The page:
BLACK FRIDAY 50% OFF SITEWIDE (code: WOW50) + FREE U.S. SHIPPING $25+

Bladder stones in your pets

Dr. Cat Angle, DVM

 

Urolithiasis or Bladder Stones

Bladder stones are a common problem in dogs and cats that cause painful, frequent, small urinations. They originate when minerals in the urine become concentrated in the bladder and connect together to form crystals and then stones. Bladder stones are seen more commonly in some breeds of dogs than others and can generally be prevented with early detection, excellent hydration and good dietary choices. For these treatments to work it is important that they have the desired effect on the urine. A Petnostics kit can help you monitor at home and make sure your pet’s prescription diet is getting the job done. The kit can also help if you have adopted a breed known to be high-risk for urinary stones such as a Dalmatian, Shih Tzu, Bichon Frise or Lhasa Apso.


Struvite Stones

The most common bladder stones are in dogs and for cats are struvite stones. Struvite stones are formed of magnesium, ammonium and phosphate. In dogs, struvite stones generally develop when a urinary tract infection is present. The bacteria causing the urinary tract infection increases the pH of the urine allowing these minerals to bind together. Most struvite stones in dogs can be dissolved by treating the underlying infection and lowering the urine pH with an acidifying diet. In cats, more than 95% of struvite stones exist in bladders free of infection. Struvite stones in cats can generally be dissolved with an appropriate diet designed to create dilute urine with low (acidic) pH and low levels of magnesium, ammonium and phosphorus. With appropriate therapy it takes, on average, 2-3 months to dissolve a struvite stone that was caused by a bladder infection and 3-6 weeks to dissolve a sterile struvite stone. Dissolution may not be effective if the antibiotic selected is not fully eradicating the bacteria or if the stone is a mixture of struvite and another type. If dissolution is not an option, the stone can be physically removed using surgery, hydropulsion or lithotripsy.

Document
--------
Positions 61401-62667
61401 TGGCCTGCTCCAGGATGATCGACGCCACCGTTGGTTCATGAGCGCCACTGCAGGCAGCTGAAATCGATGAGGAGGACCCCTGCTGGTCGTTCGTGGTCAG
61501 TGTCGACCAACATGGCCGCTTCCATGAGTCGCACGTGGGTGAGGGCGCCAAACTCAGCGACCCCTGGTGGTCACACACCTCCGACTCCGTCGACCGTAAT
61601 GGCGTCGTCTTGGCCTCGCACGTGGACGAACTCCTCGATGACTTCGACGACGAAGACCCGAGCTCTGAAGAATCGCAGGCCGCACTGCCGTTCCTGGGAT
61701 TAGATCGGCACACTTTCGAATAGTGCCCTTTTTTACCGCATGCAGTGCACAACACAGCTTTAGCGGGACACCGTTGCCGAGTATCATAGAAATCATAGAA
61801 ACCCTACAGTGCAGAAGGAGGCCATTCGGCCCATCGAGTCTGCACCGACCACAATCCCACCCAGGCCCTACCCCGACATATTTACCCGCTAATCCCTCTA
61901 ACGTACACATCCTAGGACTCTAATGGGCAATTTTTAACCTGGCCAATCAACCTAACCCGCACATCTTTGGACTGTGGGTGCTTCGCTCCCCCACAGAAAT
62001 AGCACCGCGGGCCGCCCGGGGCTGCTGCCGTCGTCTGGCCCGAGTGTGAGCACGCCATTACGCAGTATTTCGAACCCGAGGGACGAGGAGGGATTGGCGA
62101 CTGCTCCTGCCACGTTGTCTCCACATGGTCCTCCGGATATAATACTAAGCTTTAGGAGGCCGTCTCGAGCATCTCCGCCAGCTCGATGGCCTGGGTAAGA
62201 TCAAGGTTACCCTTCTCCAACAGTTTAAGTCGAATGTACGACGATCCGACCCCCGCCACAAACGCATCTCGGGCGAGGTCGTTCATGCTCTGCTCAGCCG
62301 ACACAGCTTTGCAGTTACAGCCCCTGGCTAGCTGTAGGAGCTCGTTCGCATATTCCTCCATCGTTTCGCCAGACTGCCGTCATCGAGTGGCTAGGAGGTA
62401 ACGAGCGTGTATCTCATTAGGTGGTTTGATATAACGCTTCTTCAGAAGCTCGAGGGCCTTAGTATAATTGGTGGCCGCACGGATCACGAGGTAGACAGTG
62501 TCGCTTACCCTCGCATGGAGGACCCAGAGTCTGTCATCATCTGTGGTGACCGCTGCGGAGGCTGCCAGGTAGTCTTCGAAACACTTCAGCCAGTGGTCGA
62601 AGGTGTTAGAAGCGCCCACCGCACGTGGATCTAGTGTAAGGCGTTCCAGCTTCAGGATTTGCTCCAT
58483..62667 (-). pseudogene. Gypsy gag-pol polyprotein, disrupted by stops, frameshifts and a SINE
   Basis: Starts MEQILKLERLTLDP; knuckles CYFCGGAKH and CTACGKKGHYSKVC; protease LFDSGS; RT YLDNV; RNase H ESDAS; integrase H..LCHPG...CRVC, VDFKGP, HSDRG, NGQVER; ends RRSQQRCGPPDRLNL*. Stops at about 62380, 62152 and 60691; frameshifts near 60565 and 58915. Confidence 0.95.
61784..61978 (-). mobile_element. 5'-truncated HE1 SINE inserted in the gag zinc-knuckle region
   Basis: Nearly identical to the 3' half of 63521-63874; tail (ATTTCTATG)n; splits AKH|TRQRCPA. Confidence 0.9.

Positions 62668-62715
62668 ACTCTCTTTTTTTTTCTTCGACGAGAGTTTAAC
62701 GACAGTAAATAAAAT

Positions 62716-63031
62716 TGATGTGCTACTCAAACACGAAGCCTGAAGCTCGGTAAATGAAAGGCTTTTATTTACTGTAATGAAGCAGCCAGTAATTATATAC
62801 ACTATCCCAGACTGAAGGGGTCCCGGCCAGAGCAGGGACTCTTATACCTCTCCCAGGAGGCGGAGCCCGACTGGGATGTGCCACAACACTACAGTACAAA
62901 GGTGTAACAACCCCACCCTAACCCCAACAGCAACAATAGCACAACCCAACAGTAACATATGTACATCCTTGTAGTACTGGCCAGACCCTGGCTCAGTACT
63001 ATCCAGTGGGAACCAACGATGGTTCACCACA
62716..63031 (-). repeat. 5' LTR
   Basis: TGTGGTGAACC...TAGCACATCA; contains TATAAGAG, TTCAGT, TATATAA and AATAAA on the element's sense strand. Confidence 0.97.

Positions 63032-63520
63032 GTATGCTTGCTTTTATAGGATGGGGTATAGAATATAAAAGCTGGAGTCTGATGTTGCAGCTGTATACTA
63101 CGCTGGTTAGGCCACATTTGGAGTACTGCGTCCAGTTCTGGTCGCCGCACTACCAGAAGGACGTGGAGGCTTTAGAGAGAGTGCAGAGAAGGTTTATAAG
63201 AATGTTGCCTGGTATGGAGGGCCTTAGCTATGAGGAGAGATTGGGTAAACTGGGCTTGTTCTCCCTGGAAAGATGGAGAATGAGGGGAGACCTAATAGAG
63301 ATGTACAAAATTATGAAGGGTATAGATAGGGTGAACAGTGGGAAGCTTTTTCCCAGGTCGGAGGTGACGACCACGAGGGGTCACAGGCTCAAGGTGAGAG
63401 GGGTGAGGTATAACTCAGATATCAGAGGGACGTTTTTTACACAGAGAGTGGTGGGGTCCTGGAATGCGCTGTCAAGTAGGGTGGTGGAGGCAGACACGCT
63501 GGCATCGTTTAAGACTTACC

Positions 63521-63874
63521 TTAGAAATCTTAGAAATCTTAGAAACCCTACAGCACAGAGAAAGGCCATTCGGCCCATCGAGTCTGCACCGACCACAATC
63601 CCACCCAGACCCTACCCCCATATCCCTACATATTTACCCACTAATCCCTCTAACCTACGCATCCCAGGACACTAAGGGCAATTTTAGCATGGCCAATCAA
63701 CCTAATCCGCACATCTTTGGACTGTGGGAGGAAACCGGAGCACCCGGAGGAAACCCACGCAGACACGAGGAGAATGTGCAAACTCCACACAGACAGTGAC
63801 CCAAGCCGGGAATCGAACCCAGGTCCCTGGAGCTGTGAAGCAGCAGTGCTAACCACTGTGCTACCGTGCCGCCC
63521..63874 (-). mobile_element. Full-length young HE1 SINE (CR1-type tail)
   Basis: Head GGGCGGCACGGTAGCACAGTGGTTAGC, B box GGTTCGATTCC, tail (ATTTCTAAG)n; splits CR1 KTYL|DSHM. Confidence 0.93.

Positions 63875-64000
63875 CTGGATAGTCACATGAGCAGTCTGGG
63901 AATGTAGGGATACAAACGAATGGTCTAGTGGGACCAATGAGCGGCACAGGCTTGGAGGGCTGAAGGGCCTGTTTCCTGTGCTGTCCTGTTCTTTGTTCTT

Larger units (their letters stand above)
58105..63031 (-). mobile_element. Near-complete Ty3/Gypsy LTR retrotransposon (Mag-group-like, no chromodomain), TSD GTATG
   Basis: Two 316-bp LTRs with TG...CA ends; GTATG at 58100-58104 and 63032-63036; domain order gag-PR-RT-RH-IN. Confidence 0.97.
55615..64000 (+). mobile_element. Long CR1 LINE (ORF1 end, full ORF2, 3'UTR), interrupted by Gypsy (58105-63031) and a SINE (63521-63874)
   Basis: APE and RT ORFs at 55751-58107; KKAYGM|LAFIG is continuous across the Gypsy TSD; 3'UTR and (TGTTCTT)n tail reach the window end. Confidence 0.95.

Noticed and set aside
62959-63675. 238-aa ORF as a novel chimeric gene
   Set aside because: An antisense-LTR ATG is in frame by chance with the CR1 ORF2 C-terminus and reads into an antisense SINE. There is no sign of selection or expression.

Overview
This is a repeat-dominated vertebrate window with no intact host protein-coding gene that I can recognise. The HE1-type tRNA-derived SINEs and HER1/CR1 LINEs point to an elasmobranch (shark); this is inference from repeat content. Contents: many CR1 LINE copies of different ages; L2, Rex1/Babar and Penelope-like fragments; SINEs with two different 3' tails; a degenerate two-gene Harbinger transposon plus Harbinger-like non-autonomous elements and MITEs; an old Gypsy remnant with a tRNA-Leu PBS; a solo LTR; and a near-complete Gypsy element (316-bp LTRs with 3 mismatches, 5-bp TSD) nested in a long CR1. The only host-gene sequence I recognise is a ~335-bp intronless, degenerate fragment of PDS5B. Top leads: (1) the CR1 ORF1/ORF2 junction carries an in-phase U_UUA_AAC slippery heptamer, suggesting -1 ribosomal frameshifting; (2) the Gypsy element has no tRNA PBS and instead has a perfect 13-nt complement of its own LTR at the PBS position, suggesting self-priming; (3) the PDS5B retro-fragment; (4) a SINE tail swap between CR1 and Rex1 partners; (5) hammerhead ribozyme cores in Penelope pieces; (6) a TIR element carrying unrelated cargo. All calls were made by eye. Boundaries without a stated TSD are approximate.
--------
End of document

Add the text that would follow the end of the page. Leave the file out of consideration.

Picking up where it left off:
Ideal urine properties:

  • pH less than 6.8
  • Specific Gravity between 1.010 and 1.020
  • Once the stone is fully dissolved, urine should be free of Red Blood Cells (RBCs)

Calcium Oxalate Stones

Calcium Oxalate is the second most common type of bladder stone. Unlike struvite stones, calcium oxalate stones cannot be dissolved and must be physically removed. Calcium oxalate uroliths most commonly develop in Miniature Schnauzers, Lhasa Apsos, Yorkshire Terriers, Bichons Frises, Shih Tzus, and Miniature Poodles. They occur more commonly in older males who are fed a dry/kibble diet. Pets with elevated blood calcium levels or hyperadrenocorticism are more likely to develop this type of stone. Calcium Oxalate stones are easily viewed on radiographs of the urinary tract. Surgery is generally performed to remove large stones.  Small stones can sometimes be removed by hydropulsion and in some places lithotripsy (break down of the stone within the bladder) can be a treatment option. Once the stone is removed, prevention is critical.  About 50% of pets have recurrence of their stone within 3 years of removal. Prevention requires that the pet be fed a diet with restricted amounts of protein, oxalate and that promotes formation of alkaline (elevated pH) urine.

Ideal urine properties:

  • pH between 6.5 and 7.5
  • Specific Gravity between 1.010 and 1.020
  • Once 1 month post surgical removal, urine should be free of Red Blood Cells

Urate Stones

Urate stones are the third most common type of bladder stones in companion animals and represent 8% of stones in dogs and 4.63% of stones in cats. Urate stones develop in urine that is overly acidic. Dalmations and English Bulldogs are overrepresented when it comes to suffering from urate stones because they have inherited differences in the way they metabolize uric acid. Most Dalmations who develop urate stones are between 1-4 years old. Pets who suffer from hepatic disease and certain breeds (Miniature schnauzers, Yorkshire terriers, and Shih Tzus) are also at increased risk for developing this type of stone. Two-thirds of dogs with this type of stone can have their stone successfully dissolved in 2-3 months after being fed a prescription diet.  In some, treatment with Allopurinol will help.     

 

Prevention is key

Bladder stones are a common problem in our canine and feline friends that can be challenging to treat. Fortunately, bladder stones are generally preventable. If you have a pet who is a high risk breed, or has been diagnosed previously with a stone, monitoring their urine and promoting conditions that discourage stone formation may help you save your pet and your checking account a lot of discomfort.  


  1. Osborne CA.  “Medical dissolution and prevention of canine uroliths. Seven steps from science to service.”  Vet Clin North Am Small Anim Pract. 1999 Jan;29(1):1-15, ix
  2. Bowles M.  “Stalking stones: An overview of canine and feline urolithiasis”  Veterinary Medicine 2008 Oct;.
  3. Syme HM.  “Stones in cats and dogs: What can be learnt from them?”  Arab Journal of Urology.  2012 September;10(3): 230-239

   

Do you have pet health questions? Ask Dr. Cat Angle at cat@petnostics.com

← Older Post Newer Post →